Badea, A; Groot, G; Dalidowicz, M; Miller, L. In similar jurisdictions experiencing the COVID-19 pandemic, what is the proportion of patients receiving non-invasive ventilation versus those receiving intermittent mandatory ventilation? 2020 May 22; Document no.: EOC052102 RR. In: COVID-19 Rapid Evidence Reviews [Internet]. SK: SK COVID Evidence Support Team, c2020. 8 p. (CEST rapid review report)
Related Documents
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Less detail
Document Type
Rapid Review
Review Code
LTC042403 RR
Question Submitted
April 24, 2020
Date Completed
May 14, 2020
Status
3. Completed
Research Team
Long Term Care
Document Type
Rapid Review
Review Code
LTC042403 RR
Question Submitted
April 24, 2020
Date Completed
May 14, 2020
Status
3. Completed
Research Team
Long Term Care
Category
Healthcare Services
Subject
Mental Health
Family
Population
All
Clinical Setting
Cardiac unit
Dialysis unit
ICU
Long Term Care
Medicine Unit
NICU
Oncology
Priority Level
Level 4 completed within 1 week
Cite As
Tupper, S; Ward, H; Howell-Spooner, B; Dalidowicz, M; What are the impacts on the family unit from visitation restrictions during an infectious disease outbreak and how can we support the families? 2020 May 14; Document no.: LTC042403 RR. In: COVID-19 Rapid Evidence Reviews [Internet]. SK: SK COVID Evidence Support Team, c2020. 38 p. (CEST rapid review report)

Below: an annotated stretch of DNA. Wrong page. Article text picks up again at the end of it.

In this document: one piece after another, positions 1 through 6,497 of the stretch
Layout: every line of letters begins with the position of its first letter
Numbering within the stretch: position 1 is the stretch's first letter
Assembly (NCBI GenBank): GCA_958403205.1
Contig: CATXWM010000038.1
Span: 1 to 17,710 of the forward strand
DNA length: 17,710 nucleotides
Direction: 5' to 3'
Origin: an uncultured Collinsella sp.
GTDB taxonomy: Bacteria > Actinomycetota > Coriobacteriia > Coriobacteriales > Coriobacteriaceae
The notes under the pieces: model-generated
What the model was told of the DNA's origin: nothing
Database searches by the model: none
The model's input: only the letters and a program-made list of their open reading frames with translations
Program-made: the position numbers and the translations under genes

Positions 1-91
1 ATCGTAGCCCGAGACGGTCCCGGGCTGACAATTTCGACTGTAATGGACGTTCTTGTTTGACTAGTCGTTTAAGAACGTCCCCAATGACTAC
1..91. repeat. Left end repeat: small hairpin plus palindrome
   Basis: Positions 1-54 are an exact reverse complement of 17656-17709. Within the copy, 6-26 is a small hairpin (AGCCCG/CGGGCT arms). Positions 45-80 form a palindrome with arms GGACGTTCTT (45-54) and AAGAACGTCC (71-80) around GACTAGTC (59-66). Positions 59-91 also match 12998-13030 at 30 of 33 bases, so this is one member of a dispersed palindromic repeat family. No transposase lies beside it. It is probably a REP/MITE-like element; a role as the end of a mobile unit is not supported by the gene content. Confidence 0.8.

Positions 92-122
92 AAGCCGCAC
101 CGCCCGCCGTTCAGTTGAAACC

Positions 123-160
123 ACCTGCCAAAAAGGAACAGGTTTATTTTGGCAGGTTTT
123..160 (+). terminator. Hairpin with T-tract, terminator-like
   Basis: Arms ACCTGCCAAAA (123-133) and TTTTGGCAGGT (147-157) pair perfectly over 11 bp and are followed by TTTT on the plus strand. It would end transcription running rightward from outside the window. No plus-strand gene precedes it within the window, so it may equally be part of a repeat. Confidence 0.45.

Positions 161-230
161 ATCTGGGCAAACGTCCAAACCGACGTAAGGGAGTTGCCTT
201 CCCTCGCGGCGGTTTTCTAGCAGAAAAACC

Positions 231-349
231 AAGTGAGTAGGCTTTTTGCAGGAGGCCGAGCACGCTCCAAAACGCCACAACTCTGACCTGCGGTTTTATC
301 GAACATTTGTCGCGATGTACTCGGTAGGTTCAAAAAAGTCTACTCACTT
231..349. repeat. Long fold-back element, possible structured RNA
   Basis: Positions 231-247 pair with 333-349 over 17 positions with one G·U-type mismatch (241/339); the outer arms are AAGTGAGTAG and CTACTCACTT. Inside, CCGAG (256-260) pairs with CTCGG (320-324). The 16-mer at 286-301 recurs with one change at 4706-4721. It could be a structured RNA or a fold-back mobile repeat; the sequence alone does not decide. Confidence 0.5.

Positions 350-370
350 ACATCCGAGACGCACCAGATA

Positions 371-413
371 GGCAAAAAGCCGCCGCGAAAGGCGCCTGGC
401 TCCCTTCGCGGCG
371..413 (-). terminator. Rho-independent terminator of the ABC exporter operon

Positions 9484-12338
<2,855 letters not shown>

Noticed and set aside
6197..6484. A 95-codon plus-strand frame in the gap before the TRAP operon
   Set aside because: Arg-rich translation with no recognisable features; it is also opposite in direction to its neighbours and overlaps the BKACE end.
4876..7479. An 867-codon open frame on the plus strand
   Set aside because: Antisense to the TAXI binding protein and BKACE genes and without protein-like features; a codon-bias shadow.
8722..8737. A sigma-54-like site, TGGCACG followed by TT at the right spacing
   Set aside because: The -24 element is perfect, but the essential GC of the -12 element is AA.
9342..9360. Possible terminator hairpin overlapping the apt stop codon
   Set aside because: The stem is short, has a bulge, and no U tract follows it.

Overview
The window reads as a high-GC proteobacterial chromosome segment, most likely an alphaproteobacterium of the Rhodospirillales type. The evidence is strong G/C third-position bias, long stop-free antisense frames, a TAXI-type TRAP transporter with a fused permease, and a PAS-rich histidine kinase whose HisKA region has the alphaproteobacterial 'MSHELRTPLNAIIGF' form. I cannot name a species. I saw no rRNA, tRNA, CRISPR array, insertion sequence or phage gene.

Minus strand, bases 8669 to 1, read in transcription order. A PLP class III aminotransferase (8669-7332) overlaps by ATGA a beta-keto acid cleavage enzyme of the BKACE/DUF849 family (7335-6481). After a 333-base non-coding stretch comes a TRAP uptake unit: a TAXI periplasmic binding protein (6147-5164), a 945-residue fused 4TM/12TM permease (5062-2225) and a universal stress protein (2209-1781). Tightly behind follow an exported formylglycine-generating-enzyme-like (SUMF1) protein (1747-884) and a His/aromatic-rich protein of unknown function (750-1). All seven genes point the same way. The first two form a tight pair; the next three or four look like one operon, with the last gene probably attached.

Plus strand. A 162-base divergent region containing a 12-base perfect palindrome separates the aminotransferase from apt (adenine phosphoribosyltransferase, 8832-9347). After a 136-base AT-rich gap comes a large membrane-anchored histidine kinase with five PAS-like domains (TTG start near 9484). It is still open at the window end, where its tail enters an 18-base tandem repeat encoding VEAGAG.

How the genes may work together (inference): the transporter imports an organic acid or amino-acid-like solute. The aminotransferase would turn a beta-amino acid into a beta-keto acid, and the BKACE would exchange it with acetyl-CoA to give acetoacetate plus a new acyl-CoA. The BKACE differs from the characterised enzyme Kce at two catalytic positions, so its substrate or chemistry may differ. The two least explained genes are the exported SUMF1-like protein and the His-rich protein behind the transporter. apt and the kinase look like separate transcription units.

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Less detail
Document Type
Rapid Review
Review Code
LTC042401 RR
Question Submitted
April 24, 2020
Date Completed
May 7, 2020
Status
3. Completed
Research Team
Long Term Care
Document Type
Rapid Review
Review Code
LTC042401 RR
Question Submitted
April 24, 2020
Date Completed
May 7, 2020
Status
3. Completed
Research Team
Long Term Care
Key Findings
Core concepts of family engagement include dignity and respect, information sharing, participation in care and decision making, and collaboration (Hart 2020).
A careful balance needs to be maintained between attending to patients’ physical and psychological needs and adhering to infection control guidelines, while offering psychological support to family members (Chan 2006).
The word ‘visitation’ does not adequately describe family members’ involvement. Family presence is a more suitable term as it redefines families as partners in care (Hart 2020). However, it is important to recognize that family presence is not a substitute for adequate staffing levels.
Very little guidance is provided in the literature on innovative or specific approaches engage family care providers during a pandemic. The literature mainly focuses on supporting alternate forms of communication such as telephone calls, or technology assisted communication through social media or video/voice calls.
Enhanced communication strategies that provide regular information to a primary family contact on the patient/resident condition and allow chosen care partners to contribute to decision making as much as possible are recommended (Koller 2006).
The negative impact of visitation restrictions places increased stress on patients/residents and families who are unable to provide or receive non-healthcare specific supportive care. Those with neurocognitive disorders or communication barriers are more significantly impacted.
Staff also report increased stress during family visitation restrictions due to the additional time required to take on a “familial role” for the patient/resident. These roles may include providing a supportive environment, social interaction, information sharing, and opportunities for play (Koller 2006a – pediatric hospital setting).